Wednesday, September 25, 2013

Bible 101

Two Sundays ago I started teaching an adult Sunday School class called Bible 101, which is a curriculum I developed a number of years ago when we lived in South Dakota.
Bible 101 Binder Cover

Tuesday I went to a morning ladies' Bible Study with my sister Grace. The group was ready to start a new study and Grace had suggested Bible 101. I did a "Show and Tell" for the group to introduce the material to them, which included doing one of the Pop Quizzes that we use in the class (they tend to be both fun and educational). Over the course of the study we will be building a notebook resource of introductions to every book in the Bible, with Pop Quizzes, Maps, Charts, devotionals, and other interesting material.

The group decided they would like to start the Bible 101 study.

So. . .I'm teaching the same class on both Sundays and Tuesdays, but with the classes not started at the same time. The church class will meet three times per month (one Sunday all classes meet together for a breakfast). I think I may have a bit of a challenge keeping my head straight as to where I am and what we have covered in each class! It would be easier if they were in sync, but I'm sure I can work it out.

I'll be getting out of the house and spending time with other people, which will be good for me. I'll feel like I'm at least doing a little something useful. I hope we will all benefit from the time spent with the Bible.

God has opened these doors for me; I hope I will do justice to the opportunities.

Sunday, September 22, 2013

More Ancestors

From time to time I explore around on, working on my family trees. It is amazing what you can find out about your family roots in this way. Since with each generation the number of direct ancestors doubles, it can quickly become very confusing.

On my mother's side of the family a good deal of interesting information can be found through stories and photos posted by other descendants of these people. Today I am going to share the story of Sheriff Robert Hamilton and his wife Rhoda, as written by G.M. Patton, a descendant of theirs.
Sheriff Robert Hamilton

Rhoda Ardella Neill Hamilton, Robert's wife and helper in his clandestine war work.
Joel Mackey Hamilton, son of Rhoda and Robert; he was named after family friend, Joel Elliot Mackey, who gave the family the gift of a calf upon the birth of this son.

Robert Hamilton lived in Transylvania County, North Carolina, engaging in dangerous work for the four years of the Civil War. A Unionist at heart, he had viewed the coming Civil War with dismay. Transylvania County was formed around the same time the war started, and Robert was elected its first sheriff. Throughout the war, Robert operated a kind of Underground Railroad to help escaped slaves, Confederate deserters, and Union soldiers who had escaped Confederate captivity make their way through the steep mountains of western North Carolina to the Union lines in East Tennessee. His home was a large mountain cabin. He also owned a smaller cabin, used as a way station, called “Pennsylvania House” because it was used by officers of the 101st Pennsylvania who had escaped from a Confederate prison and were groping their way through treacherous Confederate-held territory into East Tennessee (Knoxville area).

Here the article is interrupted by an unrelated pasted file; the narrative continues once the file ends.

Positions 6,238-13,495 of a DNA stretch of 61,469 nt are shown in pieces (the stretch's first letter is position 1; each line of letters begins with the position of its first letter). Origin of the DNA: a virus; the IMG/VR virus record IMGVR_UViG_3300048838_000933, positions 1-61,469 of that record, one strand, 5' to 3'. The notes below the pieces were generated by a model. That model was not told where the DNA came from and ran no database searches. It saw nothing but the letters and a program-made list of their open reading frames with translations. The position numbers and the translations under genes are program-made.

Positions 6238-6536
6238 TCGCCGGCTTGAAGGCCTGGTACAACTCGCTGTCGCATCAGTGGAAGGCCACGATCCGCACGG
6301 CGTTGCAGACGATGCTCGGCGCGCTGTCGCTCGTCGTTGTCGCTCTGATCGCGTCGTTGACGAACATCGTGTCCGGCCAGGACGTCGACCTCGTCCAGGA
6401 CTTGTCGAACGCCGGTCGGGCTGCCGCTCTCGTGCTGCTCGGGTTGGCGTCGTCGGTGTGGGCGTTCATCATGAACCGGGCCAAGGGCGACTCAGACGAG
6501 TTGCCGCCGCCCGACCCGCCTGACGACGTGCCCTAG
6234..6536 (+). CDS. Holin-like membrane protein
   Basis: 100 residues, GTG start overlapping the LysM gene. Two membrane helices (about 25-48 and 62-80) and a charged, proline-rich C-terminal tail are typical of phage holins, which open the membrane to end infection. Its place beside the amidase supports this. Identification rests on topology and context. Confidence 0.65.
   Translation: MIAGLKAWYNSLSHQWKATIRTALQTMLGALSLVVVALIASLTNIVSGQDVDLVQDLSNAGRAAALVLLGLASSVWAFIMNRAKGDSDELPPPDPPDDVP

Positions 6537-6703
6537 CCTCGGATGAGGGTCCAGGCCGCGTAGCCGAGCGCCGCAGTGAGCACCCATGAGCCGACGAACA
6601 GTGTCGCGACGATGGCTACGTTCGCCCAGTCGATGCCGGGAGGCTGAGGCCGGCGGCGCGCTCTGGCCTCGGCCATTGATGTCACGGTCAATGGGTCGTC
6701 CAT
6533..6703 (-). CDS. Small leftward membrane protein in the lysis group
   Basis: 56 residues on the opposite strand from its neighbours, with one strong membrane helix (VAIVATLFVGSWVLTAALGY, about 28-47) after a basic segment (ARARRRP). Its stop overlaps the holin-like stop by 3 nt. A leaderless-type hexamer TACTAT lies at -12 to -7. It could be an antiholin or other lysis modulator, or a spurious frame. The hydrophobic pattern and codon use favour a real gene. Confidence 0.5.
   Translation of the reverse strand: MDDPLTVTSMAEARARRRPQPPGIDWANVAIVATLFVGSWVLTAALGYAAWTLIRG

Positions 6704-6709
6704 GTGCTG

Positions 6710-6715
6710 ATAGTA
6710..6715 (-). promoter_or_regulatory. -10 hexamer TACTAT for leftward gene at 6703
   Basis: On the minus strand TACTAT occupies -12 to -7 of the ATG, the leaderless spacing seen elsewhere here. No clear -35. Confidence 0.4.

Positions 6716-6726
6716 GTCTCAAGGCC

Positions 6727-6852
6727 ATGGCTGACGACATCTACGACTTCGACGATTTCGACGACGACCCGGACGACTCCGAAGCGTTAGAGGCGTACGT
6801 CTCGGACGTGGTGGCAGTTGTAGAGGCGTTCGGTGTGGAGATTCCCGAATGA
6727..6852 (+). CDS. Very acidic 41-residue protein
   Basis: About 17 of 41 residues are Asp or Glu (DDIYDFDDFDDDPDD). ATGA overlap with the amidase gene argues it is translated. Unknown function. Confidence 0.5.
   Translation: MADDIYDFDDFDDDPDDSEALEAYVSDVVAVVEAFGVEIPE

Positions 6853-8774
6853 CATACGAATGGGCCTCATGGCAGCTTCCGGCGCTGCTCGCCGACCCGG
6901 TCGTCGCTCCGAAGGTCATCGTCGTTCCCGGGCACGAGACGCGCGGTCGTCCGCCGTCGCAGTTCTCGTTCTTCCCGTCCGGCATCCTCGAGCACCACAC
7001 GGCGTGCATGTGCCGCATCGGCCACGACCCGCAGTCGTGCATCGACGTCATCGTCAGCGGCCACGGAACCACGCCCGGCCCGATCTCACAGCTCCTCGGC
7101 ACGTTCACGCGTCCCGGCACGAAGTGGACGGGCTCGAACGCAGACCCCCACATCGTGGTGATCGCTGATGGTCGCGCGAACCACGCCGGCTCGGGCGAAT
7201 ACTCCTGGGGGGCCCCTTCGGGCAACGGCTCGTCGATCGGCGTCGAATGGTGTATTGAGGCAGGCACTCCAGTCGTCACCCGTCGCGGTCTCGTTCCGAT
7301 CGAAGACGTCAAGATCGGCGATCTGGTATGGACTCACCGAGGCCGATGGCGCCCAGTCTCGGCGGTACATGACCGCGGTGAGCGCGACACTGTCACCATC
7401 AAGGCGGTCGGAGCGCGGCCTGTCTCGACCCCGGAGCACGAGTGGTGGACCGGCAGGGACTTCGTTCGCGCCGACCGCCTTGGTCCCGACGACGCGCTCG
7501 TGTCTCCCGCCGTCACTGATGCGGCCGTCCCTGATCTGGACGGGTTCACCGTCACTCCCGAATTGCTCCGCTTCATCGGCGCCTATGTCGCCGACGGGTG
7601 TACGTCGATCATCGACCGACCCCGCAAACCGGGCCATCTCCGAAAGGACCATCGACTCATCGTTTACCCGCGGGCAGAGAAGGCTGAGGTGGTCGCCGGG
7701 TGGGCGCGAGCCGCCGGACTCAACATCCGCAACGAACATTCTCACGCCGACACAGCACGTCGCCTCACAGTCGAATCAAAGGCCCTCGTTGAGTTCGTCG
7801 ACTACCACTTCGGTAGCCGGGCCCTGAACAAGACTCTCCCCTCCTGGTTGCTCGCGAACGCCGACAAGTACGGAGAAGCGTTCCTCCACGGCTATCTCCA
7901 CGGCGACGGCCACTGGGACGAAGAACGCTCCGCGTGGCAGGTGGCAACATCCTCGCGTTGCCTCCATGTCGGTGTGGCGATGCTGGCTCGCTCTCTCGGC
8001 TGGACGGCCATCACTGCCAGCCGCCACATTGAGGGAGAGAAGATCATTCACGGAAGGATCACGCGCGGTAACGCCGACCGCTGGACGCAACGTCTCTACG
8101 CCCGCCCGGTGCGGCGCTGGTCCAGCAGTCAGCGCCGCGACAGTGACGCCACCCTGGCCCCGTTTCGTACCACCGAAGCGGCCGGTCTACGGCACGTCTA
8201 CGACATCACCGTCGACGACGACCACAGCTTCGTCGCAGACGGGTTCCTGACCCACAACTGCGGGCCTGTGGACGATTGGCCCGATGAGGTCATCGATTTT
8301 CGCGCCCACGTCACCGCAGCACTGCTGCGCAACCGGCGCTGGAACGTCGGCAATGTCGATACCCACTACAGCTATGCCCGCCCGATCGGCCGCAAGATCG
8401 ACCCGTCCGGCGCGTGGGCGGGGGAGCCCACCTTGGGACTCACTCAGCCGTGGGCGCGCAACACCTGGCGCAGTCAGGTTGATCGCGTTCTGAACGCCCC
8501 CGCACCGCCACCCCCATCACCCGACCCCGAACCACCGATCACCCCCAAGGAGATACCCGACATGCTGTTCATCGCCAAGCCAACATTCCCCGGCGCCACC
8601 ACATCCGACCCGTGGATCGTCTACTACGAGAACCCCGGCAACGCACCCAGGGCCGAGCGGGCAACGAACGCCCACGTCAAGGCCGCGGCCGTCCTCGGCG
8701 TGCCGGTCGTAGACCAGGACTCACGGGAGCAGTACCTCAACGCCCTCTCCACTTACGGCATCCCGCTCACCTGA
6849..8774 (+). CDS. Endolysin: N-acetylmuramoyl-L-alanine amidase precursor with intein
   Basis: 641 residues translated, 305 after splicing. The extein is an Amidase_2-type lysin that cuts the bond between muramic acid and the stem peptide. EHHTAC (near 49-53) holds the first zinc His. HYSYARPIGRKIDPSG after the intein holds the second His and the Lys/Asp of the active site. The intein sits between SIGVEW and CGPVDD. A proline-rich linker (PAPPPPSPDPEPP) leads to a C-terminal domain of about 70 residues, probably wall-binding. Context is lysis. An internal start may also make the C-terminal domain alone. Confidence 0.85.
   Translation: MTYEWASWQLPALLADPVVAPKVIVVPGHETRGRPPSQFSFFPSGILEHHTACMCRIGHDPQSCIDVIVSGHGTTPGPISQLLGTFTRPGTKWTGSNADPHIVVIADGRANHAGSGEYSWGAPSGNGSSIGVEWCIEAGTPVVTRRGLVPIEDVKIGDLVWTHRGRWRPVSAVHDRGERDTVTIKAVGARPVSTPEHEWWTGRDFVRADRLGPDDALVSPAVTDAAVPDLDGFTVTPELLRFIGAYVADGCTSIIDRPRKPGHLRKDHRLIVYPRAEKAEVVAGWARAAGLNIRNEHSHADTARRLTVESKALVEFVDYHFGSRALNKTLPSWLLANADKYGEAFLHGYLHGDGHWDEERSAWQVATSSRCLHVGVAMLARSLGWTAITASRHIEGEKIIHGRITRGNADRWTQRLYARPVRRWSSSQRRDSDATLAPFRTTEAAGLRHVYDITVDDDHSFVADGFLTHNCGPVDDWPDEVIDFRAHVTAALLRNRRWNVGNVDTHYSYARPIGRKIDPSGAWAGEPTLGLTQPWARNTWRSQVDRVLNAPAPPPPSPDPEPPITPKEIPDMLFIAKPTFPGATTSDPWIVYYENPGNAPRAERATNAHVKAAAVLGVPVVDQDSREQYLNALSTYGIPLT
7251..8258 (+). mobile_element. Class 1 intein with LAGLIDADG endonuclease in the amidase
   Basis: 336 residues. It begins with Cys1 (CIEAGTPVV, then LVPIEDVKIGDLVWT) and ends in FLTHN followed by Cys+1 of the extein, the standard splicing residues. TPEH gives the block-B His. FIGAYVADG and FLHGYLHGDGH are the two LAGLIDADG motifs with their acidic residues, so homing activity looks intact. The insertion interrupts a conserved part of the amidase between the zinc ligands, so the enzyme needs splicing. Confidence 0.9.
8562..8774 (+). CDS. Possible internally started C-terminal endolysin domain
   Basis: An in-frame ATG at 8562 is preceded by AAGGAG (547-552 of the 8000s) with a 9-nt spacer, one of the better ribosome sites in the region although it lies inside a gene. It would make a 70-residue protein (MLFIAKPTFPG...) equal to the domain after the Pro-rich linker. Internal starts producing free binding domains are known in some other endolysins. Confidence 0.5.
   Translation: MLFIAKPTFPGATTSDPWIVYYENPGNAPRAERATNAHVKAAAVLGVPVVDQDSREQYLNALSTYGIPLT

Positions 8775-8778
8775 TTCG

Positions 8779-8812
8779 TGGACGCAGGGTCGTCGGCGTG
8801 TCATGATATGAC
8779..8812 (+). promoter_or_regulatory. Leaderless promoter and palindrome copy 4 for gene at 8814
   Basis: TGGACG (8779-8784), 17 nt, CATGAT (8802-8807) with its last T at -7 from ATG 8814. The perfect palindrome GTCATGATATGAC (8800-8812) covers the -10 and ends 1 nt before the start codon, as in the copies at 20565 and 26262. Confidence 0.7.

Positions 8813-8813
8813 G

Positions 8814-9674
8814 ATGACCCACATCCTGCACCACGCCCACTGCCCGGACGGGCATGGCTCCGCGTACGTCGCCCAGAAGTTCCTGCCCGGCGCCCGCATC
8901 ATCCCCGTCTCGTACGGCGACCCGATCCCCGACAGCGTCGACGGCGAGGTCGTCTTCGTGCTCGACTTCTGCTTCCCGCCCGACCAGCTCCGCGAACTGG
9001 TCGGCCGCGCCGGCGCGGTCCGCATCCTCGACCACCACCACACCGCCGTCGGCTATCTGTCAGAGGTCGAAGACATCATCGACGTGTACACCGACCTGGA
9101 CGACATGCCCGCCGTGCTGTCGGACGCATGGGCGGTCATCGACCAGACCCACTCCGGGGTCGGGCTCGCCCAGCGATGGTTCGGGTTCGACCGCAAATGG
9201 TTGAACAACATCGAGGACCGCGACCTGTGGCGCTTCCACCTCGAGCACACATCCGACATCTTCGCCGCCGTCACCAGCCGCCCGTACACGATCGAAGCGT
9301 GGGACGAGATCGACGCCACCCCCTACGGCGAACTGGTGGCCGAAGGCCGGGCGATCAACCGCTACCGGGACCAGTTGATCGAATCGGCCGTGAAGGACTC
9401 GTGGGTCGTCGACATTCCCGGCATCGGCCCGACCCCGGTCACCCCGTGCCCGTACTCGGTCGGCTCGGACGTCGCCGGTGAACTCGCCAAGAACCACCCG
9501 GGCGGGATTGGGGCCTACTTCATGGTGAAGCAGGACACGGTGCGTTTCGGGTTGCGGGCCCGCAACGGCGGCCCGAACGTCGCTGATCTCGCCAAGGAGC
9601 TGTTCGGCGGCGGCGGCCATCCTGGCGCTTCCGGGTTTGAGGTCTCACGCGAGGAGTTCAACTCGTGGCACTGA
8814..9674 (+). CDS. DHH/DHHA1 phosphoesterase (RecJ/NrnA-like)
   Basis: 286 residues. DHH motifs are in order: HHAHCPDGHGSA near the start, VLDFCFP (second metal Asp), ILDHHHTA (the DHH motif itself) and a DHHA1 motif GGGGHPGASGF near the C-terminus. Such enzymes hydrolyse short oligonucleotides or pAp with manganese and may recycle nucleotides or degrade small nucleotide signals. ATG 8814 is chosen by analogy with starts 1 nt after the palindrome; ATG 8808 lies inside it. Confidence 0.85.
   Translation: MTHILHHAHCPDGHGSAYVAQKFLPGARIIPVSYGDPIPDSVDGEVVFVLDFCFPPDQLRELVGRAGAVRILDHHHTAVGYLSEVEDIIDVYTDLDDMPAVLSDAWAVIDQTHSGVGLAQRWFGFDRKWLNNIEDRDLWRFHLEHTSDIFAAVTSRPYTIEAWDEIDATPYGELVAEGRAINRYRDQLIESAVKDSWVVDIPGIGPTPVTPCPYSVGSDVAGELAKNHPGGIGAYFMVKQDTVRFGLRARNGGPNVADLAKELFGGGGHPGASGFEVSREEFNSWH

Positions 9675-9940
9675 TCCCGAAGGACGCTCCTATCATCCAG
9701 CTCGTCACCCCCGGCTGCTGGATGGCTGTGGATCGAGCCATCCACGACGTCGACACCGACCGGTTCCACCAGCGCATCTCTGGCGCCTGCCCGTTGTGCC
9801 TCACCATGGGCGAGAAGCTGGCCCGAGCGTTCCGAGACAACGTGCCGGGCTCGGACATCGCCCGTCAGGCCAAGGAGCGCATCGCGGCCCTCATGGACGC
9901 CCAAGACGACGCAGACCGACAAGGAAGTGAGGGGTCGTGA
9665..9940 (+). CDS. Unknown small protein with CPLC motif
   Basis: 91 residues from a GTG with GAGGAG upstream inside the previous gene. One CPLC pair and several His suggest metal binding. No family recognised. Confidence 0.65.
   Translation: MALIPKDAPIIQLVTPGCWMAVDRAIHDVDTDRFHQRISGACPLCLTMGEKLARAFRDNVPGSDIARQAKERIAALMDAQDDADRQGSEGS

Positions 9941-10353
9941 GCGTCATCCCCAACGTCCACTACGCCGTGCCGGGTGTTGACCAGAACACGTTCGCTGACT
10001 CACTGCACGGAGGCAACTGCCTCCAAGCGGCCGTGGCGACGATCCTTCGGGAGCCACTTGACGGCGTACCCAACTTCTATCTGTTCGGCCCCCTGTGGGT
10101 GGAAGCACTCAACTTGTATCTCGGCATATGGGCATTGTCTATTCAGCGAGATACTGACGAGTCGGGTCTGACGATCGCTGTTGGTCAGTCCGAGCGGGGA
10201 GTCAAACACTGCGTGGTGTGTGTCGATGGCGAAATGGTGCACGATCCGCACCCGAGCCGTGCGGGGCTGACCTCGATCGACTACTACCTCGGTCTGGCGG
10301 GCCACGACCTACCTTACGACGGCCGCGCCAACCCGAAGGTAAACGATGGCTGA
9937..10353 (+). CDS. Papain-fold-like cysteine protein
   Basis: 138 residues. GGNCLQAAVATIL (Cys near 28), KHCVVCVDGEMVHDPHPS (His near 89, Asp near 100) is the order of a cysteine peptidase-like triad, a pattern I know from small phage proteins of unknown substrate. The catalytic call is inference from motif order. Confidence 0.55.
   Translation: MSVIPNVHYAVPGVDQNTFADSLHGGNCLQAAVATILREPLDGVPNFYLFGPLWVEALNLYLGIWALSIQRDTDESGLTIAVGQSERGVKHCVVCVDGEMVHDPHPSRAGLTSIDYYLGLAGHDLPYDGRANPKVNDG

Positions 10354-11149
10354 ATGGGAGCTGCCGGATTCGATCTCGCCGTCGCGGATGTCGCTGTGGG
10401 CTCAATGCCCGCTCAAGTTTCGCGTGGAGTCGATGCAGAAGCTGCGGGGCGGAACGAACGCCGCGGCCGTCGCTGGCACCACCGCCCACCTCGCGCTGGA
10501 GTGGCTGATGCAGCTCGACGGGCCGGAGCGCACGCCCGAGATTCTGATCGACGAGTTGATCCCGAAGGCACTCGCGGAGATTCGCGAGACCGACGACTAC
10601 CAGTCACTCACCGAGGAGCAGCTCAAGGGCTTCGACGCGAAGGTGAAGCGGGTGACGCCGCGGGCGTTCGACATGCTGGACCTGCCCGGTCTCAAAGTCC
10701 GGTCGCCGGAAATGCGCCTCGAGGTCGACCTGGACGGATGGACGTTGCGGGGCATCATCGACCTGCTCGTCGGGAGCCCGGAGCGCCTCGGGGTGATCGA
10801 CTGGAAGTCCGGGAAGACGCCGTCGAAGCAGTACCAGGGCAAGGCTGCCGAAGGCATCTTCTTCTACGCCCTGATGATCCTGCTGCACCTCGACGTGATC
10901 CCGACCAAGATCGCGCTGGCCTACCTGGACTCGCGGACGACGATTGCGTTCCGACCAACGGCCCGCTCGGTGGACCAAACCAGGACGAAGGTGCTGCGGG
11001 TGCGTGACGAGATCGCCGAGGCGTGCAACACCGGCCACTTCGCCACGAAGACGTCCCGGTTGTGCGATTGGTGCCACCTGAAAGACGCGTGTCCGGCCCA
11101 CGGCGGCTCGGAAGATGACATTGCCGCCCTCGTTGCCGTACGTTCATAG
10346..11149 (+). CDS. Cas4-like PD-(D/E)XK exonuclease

As the 101st Pennsylvania’s officers slowly made their way through the dark mountains, they were directed to Sheriff Robert Hamilton’s house where they were taken in, fed and sent on their way with guides through the mountains. Robert said that in daytime, he had to pretend to be a Confederate sympathizer, even going on patrols to search for enemies of the Confederate government. In one case, he and the home guard went to a house looking for a deserter. He found the man hiding under a bed and went outside and told the others that he found no one in the house. Robert has been quoted as saying, “I never met a Yankee I didn’t like.” His clandestine work put Robert and his family in extreme danger. In Western North Carolina, men were killed and their homes burned for the activities Robert Hamilton engaged in regularly. His wife, Ardella Neill Hamilton and children were with him in this subterfuge and miraculously, Robert survived four years of this double life.
  Although Robert Hamilton operated a clandestine pro-Union operation in Transylvania County, NC during the Civil War, he was also sheriff of the county, and as such, was considered pro-Confederate. After the war, many who had served the Confederacy in any capacity were forbidden to vote, hold office, etc. The action described below relieved Robert and several other citizens of "disabilities" imposed due to their assumed pro-Confederate sympathies.